What is it that makes our brain produce pain and why does it persist long after trauma or injury has healed? In this lecture we will explore how brain and body communication changes when pain persists, how the neurological and fascial systems influence physiological regulation of the body, and how to restore the balance between the body and brain when the conversation between them becomes an argument. Gain insight on the autonomic nervous system and how stress and daily living cause it to become out of balance and send you pain signals.
This content consists of a 1 hour video presentation professionally produced by Whole Being Films and presented at the British Fascia Symposium 2016 by Sue Hitzmann MS, CST, NMT, is the creator of the MELT Method®.
We are all experts in how our own body feels but how does this come about and what happens to this when we're in pain? As a clinician you use specific assessment techniques to understand... Read More
Communication about a patient’s pain experience is a fundamental component of rehabilitation, but often requires the use of metaphoric expressions. However, whilst the meaning of some metaphors is clear, for others it can be obscure.... Read More
Our regular research review summarises research looking into the effectiveness of dry needling for myofascial pain.
Our regular research reviewer, physical therapist Joseph Brence, reviews research looking into complex regional pain syndrome.
Our regular research reviewer, physical therapist Joseph Brence, reviews research looking into chronic widespread pain.
Our brains are constantly being remodelled in response to our movement and pain experiences. This article seeks to highlight the neural mechanisms involved in this neuroplastic remodelling, as these processes are vital for therapists to understand. We will look at how we can start to target the cortical representations of the physical parts of the body within our cerebral cortex and the research, science and techniques behind the process.
Pain is a complex phenomenon and cannot be attributed to the physical damage of tissues alone. Other factors such as the psychological and social aspects can all contribute to a person’s experience of pain. Everyone who participates in sport will experience pain from injury at some time and will search for effective pain relief with minimal side-effects. Music is all around us and has many benefits, including relieving pain. However, most people do not associate music with lessening pain and have probably been neglecting its great potential to benefit them. In this article, we explain the research evidence for the influence of music on pain and how it might work as a pain killer. We compare it to medication and discuss the advantages that music possesses since it is acceptable across cultures and increasingly accessible to us. Then, practical ways in which we might use music, both as patients and therapists, are discussed.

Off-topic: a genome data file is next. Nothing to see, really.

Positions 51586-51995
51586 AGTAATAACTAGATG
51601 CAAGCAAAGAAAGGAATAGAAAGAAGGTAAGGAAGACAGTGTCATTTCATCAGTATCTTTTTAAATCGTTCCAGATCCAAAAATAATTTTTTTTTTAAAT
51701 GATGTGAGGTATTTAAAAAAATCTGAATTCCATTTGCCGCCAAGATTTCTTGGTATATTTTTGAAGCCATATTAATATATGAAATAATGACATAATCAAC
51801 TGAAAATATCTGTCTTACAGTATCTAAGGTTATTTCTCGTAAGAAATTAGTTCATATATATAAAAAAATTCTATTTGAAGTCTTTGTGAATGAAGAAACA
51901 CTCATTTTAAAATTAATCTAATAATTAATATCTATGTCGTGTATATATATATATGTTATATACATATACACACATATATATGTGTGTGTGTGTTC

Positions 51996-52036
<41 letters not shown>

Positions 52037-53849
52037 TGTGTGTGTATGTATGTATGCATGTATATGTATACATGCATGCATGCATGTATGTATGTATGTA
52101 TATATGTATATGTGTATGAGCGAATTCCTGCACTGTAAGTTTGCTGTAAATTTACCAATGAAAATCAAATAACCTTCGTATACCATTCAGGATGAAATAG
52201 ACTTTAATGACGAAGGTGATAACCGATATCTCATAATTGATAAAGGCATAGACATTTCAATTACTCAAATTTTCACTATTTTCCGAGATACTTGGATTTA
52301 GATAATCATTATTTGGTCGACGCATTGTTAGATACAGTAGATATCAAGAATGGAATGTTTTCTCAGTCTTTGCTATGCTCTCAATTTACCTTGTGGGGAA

Movement is a highly variable and contextual activity. The specific movement reaction will be according to the brain interpretation of a given situation and the perceived risk or threat to the body’s tissues. By appreciating this context based reaction we can create assessment, treatment and rehab processes that enable us to understand and then change specific movement reactions that maybe causing pain or limitations thus leading to more applicable treatment methods. This may be the missing link between finding a cause and merely treating a symptom.
This article discusses the science of pain in relation to the sports injury and how it can evolve into a persisting problem. No injury happens in isolation, and the early responses and management have an influence upon the journey – hence the need for effective pain control, diagnosis and a plan. Understanding that a persisting problem is underpinned by an ongoing protective and vigilant state allows for wise action in terms of treatment. The article is accompanied by a certificated elearning assessment.
Thank you. Your account has been created and you have now been logged in. We will send you an email so that you can set your password for future use.